Now, you notice I said a corporation can do all these things, not the owners, right? It’s separate. The corporation is separate from its owners. When you get ready to form a corporation, you have about five steps that you need to take. So let’s get into these five steps. The first thing that you want to do is choose a name and reserve it with your secretary of state. That’s how we do it here in Alabama. We have to reserve the name of the secretary of state. Whatever state you’re in, go to that government agency and do those steps. Just choose your name and reserve it for the corporation. 
Important part about choosing the name is that you have to remember the reason that you’re choosing this name is because it’s its own entity. The corporation is separate from you, so it needs its own identification.  
The second thing that you want to do to form your corporation is you want to appoint directors and officers. Every corporation, and I mean every corporation, must have board of directors and officers. And the number of board of directors and officers are going to vary depending on what state you’re in. And there are also laws concerning whether or not the officers can have multiple positions and if the directors can be related.  
And I just threw that in there because I know that sometimes people want to form a corporation for the benefit and be like, oh I’m going to be the president, the treasurer, and the secretary. And then I’m going to be on the board, I’m going to have my great-grandmother who has Alzheimer’s and can’t really think well, be on the board, and I’ll just put down a cousin who really doesn’t care about what’s going on with the intent of having control.  
So before you do that, look into the laws concerning what you can and cannot do when you’re forming your board of directors and choosing your officers. Anyway, let’s talk about what these directors and officers do. The directors are responsible for overseeing the corporation’s activities and making key decisions, while the officers are going to manage the day-to-day operations. 
So again, listen to me, the directors and the officers are responsible for running the company, not the shareholders. Remember, shareholders are owners. So the owners are not responsible for running this company. Your directors and your officers are, and they’re doing it for the benefit of the owners, but the owners aren’t the people that are a.k.a. doing the legwork, unless of course they are on the board of directors and their officer.  
The third step that you want to take in forming a corporation is you want to prepare and file the Articles of Incorporation. This documentation is filed with a government agency on the state level. I keep saying this is on a state level. When you start forming these entities, it is going to be based on the state that you reside or the state that you form this entity in. It’s not a federal thing. It’s on a state level.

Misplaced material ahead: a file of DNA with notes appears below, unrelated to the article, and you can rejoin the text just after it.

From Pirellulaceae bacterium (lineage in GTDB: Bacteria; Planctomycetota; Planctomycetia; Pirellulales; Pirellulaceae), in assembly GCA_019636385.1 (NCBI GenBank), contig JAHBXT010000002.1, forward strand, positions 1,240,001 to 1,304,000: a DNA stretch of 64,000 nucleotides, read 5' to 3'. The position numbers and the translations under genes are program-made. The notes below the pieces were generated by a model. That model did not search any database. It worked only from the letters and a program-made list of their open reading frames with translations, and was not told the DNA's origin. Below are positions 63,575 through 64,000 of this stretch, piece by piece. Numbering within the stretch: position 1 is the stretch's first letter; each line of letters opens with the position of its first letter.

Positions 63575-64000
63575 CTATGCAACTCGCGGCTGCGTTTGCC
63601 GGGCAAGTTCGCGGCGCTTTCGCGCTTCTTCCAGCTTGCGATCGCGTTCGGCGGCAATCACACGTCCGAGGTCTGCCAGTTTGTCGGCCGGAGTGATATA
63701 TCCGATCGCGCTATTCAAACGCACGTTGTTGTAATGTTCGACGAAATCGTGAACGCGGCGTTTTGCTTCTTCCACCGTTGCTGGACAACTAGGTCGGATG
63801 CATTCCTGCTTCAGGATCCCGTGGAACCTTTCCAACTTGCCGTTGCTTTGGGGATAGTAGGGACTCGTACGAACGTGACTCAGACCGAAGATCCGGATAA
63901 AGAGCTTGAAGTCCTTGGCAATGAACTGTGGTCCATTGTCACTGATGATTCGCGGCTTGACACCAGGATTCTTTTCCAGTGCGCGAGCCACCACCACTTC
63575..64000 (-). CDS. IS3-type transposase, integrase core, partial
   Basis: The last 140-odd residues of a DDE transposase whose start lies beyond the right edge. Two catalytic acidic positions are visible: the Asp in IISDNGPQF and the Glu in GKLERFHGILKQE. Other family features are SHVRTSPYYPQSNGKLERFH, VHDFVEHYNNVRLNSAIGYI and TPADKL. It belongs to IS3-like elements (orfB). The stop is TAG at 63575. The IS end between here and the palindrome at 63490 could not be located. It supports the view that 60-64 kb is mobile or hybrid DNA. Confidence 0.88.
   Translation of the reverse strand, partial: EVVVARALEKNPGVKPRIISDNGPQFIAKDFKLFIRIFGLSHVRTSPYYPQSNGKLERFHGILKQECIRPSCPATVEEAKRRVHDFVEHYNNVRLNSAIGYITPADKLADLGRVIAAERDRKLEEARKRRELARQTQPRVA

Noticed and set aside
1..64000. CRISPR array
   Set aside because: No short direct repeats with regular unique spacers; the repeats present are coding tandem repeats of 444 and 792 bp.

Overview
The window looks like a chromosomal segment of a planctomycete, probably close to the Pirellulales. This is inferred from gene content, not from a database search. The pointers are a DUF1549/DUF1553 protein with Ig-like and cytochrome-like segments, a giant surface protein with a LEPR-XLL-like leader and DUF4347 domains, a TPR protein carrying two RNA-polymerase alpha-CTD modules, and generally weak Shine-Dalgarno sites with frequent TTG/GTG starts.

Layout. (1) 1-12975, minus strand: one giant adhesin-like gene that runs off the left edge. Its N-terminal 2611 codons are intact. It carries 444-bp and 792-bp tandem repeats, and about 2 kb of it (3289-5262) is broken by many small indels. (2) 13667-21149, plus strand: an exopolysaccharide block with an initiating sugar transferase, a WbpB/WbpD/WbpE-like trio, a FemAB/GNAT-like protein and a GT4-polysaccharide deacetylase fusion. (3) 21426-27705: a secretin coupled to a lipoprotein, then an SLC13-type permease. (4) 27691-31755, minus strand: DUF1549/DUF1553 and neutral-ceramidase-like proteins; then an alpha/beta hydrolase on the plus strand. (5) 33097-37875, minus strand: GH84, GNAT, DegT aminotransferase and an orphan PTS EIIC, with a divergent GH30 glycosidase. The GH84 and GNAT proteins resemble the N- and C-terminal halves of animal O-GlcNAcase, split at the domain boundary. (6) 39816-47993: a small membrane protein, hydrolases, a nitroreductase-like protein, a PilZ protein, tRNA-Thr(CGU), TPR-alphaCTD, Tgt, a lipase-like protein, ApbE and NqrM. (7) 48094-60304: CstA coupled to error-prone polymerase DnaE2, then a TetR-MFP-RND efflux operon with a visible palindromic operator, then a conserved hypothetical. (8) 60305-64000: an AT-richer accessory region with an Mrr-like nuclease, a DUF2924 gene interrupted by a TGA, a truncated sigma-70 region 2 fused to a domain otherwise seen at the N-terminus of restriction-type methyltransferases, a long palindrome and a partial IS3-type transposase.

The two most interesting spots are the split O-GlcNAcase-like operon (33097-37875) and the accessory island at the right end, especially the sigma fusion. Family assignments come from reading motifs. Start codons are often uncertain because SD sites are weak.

So it typically, the Articles of Incorporation typically includes information like the corporation’s name, the purpose of the corporation, you want to know who your registered officer is and what that address is, the director’s name, the share structure. And when we get into corporations, you want to hear a lot about shares and shares are units of equity in the company, like how much ownership is in the company. And so when you talk about the share structure, it’s a description of how the ownership equity is split up. And so the share structure reflects how many shares exist and how much ownership of a company each share represents. 
The next thing you want to do, we’re going to go to step four when we’re forming this corporation. You want to draft your corporate bylaws. And bylaws outline the internal rules and procedures for operating a corporation. So what’s going to govern the directors and the officers as they’re running this company? That’s what these bylaws do. And they typically cover matters such as shareholder meetings, how much or how often the shareholders will meet the director’s responsibilities, voting procedures, and the rules, practices, and processes by which the company is directed and controlled. All that is going to be in those bylaws. So your bylaws are very, very important, especially when you’re in a corporation where you have a lot of people that you’re dealing with.  
And the fifth thing that you want to do to form this corporation is issue shares. You want to decide on the initial share structure of your corporation, then issue shares to the shareholder. You want to determine the amount of share capital, like how much each share is worth, and the number of shares that are going to be issued. Now once you issue these shares, once you’ve done that, you issue each shareholder their shares. You want to give them share certificates as evidence of ownership. So a lot of companies, they do that. Some of them do it digitally now, but shareholders want to have proof that they own some part of the company. 
Listen, as you can see, this is a lot more work than just performing an activity for profit like you would do for a sole proprietorship or a partnership. Not only does forming a corporation take more time, it costs more money. Like, you have state balance fees as well as your attorney and CPA fees. Before you start rolling your eyes, you’re like, why do I need an attorney or an accountant, CPA to help me form a corporation. Listen, if you choose to form a corporation, you’re going to need to hire the professionals in order to make sure that it’s structured properly, that your bylaws are written right, and that the share structure is established and distributed properly. I don’t know if I was forming a corporation and it’s not something that I do on a regular basis. I wouldn’t want any parts of that because it sounds like a lot. And if I mess up, what happens?